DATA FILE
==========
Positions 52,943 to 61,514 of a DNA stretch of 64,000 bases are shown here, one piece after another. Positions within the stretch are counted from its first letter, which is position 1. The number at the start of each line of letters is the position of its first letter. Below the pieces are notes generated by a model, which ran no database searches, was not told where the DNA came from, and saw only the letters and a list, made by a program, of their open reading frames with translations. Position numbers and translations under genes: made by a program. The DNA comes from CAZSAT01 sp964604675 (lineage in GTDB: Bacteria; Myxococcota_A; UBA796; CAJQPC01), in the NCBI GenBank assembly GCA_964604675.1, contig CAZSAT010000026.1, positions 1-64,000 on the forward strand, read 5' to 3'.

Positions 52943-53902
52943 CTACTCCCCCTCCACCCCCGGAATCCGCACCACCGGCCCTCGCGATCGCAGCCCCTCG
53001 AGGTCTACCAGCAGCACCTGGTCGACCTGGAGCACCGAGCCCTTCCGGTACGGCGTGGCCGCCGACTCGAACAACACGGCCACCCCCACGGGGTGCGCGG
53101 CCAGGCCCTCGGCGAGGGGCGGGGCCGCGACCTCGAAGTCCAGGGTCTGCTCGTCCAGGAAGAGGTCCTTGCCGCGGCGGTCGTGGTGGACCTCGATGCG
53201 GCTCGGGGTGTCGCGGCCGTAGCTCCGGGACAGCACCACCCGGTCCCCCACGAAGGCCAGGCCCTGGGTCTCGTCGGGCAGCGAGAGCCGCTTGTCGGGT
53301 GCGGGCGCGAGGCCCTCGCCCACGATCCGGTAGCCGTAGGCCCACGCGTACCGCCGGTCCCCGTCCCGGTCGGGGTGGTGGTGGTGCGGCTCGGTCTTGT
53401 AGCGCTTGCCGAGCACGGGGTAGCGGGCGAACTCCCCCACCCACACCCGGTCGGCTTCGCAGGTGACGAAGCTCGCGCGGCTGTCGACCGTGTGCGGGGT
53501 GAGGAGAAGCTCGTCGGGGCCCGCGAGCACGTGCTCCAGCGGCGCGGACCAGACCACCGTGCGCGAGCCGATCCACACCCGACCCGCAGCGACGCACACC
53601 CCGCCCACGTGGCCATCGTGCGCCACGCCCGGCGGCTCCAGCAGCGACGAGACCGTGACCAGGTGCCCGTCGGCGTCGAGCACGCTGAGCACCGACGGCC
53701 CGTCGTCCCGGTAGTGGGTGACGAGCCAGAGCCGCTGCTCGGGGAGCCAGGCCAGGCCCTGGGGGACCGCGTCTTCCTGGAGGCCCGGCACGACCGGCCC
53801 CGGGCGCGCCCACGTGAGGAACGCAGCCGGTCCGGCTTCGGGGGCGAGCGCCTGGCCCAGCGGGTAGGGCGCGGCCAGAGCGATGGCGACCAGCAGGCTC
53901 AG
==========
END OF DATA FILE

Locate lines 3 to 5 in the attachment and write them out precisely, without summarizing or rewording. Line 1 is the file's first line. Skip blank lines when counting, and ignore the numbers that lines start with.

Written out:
52943 CTACTCCCCCTCCACCCCCGGAATCCGCACCACCGGCCCTCGCGATCGCAGCCCCTCG
53001 AGGTCTACCAGCAGCACCTGGTCGACCTGGAGCACCGAGCCCTTCCGGTACGGCGTGGCCGCCGACTCGAACAACACGGCCACCCCCACGGGGTGCGCGG
53101 CCAGGCCCTCGGCGAGGGGCGGGGCCGCGACCTCGAAGTCCAGGGTCTGCTCGTCCAGGAAGAGGTCCTTGCCGCGGCGGTCGTGGTGGACCTCGATGCG